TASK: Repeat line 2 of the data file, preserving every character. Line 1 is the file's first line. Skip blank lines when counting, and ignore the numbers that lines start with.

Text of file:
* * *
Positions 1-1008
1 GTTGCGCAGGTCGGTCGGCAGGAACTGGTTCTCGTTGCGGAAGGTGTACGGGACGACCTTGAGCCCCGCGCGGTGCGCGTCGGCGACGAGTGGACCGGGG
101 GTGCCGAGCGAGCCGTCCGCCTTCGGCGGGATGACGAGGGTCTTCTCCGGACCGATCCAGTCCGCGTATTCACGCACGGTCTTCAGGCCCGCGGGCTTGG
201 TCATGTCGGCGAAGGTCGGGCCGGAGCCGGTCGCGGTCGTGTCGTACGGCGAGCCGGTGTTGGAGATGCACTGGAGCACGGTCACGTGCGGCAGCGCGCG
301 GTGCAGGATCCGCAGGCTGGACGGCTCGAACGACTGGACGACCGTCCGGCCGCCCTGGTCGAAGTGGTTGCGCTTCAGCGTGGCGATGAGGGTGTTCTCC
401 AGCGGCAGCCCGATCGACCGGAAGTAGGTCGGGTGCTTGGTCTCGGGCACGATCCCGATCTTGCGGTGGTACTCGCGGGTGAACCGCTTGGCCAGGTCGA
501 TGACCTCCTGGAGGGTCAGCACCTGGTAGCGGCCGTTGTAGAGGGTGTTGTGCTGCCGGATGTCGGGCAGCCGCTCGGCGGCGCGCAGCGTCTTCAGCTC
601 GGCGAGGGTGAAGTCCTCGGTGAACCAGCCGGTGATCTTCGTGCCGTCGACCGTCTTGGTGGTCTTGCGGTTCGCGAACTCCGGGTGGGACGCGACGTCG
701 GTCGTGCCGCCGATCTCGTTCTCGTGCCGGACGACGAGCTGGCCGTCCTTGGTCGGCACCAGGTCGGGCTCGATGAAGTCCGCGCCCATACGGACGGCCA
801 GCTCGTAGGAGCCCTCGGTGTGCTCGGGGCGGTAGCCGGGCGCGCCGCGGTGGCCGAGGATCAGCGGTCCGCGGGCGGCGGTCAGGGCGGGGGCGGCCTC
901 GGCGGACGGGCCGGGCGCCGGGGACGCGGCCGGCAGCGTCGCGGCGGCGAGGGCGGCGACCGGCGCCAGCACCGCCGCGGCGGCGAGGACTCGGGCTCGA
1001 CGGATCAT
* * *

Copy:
1 GTTGCGCAGGTCGGTCGGCAGGAACTGGTTCTCGTTGCGGAAGGTGTACGGGACGACCTTGAGCCCCGCGCGGTGCGCGTCGGCGACGAGTGGACCGGGG